The question seems to comes up every time a kid inflicts violence upon another kid. Experts say children are becoming de-sensitized to violence and often don’t understand the consequences of their actions. I’m no expert so all I have to offer is my own experience.
My nine-year old grandson, Landon, is a gamer. Through and through. Call of Duty, Black Ops, Halo…you name it and he plays it. And he plays it well. Very well. So well in fact, adults don’t like playing against him. A while back, one of his dad’s friends said, “I can’t believe I got beat by a seven-year old.” Yeah, he’s that good.
His Uncle Garey doesn’t shy away from the competition, though. He’s been known to call Landon’s mom or dad and ask if Landon can play. Imagine!
But does grandma worry her oldest grandson is turning into a gaming geek? Not that there’s anything wrong with that but, sure, I worried. Note the past tense.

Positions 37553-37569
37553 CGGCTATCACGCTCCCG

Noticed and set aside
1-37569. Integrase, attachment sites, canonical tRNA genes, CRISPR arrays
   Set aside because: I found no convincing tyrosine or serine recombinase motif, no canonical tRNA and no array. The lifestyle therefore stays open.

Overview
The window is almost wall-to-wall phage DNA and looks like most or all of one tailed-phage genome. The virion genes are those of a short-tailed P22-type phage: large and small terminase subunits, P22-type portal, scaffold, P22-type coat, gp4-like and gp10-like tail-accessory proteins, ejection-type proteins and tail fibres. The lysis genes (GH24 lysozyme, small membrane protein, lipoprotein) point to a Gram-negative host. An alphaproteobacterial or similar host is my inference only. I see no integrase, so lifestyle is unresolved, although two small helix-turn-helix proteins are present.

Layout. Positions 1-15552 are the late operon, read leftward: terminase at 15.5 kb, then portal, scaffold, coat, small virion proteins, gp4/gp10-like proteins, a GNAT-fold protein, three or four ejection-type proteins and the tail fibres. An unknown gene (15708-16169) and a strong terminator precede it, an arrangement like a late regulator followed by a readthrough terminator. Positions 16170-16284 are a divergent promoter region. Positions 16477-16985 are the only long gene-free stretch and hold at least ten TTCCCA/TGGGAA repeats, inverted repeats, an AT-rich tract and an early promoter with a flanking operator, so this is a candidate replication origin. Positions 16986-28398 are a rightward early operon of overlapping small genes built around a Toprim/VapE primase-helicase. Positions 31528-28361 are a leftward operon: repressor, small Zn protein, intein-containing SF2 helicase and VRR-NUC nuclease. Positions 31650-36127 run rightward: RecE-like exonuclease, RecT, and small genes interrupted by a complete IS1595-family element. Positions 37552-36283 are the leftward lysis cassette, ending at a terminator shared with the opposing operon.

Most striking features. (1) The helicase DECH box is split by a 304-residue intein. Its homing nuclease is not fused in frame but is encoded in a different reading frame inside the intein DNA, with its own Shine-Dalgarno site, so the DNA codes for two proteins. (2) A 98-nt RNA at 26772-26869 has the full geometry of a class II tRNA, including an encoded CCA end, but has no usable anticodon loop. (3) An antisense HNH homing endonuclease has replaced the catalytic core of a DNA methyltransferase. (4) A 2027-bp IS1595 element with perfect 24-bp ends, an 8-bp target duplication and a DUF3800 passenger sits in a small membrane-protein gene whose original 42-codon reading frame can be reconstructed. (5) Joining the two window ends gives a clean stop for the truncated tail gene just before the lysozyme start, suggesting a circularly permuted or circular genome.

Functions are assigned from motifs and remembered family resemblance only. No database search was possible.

You see, Landon is a well rounded kid. He loves playing outside with his cousins, loves sleeping in a tent by a campfire, loves basketball and baseball. He’s been playing baseball since he was three. Yes, three. He used to arrive at his games in a car seat. He works hard in school and makes good grades and will kick it up a notch to bring a so-so grade up. His mother is his favorite person in the whole wide world; he adores his dad. He loves his siblings and feels a big brother responsibility toward them. I’ve seen the worry on his face when he can’t find Ava in the car-rider line at school. I’ve seen him take time to comfort Ivy or cousin Aiden when they’re upset. I’ve seen him tote Casey or Ireland upstairs or downstairs to help mom or me. Yes, I’ve even seen him change a diaper.
He’s gentle and kind and has a wicked sense of humor. He has some of the best one-liners you’ll ever hear. And yeah, he has a high kill rate.
He wants to be a Navy Seal when he grows up. Not because he would “get to kill things” but because of the honor of helping others.
Play on, Landon. Play on.